The States With the Biggest Income Inequality

State of Inequality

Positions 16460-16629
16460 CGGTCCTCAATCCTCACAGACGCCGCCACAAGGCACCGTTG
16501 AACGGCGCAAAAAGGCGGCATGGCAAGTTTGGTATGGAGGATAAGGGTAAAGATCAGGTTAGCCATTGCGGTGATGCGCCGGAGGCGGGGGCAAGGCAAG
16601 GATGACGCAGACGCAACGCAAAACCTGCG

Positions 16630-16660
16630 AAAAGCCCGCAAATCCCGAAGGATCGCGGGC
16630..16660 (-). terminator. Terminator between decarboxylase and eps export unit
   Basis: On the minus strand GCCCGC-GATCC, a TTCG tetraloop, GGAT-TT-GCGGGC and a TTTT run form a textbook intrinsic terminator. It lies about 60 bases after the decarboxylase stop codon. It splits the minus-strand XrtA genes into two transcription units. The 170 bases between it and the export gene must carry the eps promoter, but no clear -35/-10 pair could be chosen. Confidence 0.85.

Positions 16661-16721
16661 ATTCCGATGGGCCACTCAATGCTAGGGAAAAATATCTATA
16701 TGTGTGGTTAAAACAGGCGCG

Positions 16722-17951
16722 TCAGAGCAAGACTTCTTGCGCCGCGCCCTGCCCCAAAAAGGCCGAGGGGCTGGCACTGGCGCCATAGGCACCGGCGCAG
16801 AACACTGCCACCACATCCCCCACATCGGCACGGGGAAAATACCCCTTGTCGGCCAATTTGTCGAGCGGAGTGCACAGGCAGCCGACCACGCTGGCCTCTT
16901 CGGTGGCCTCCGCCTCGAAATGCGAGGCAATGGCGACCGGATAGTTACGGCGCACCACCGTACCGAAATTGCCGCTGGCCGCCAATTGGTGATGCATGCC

In case you haven’t noticed, income inequality has become a hot topic as of late. The Occupy Wall Street protests have brought national attention to the issue, and the movement has repeatedly hammered on the point that the top 1% of income earners own a disproportionate share of the country’s wealth. And Tuesday, the Congressional Budget Office showed that the gulf is widening: Since 1979, the top 1% has seen its income nearly triple while the rest of the country has lagged far behind. A few parts of the country are driving that trend. On Wednesday, the U.S. Census Bureau released a comprehensive look at income inequality. The state-by-state rankings were compiled using a combination of statistical measures. The first is the Gini coefficient, which measures inequality on a scale of 0 to 1 (with 0 indicating that all households have the exact same income and 1 indicating that one household earns all the income). Also included is P90/10 Index, the ratio of income at the 90th percentile to income at the 10th percentile; and the P95/20 index, the ratio of income at the 95th percentile to income at the 20th percentile. The following eight states all performed worse than the national averages across all three indices. Photo Credit: Tony the Misfit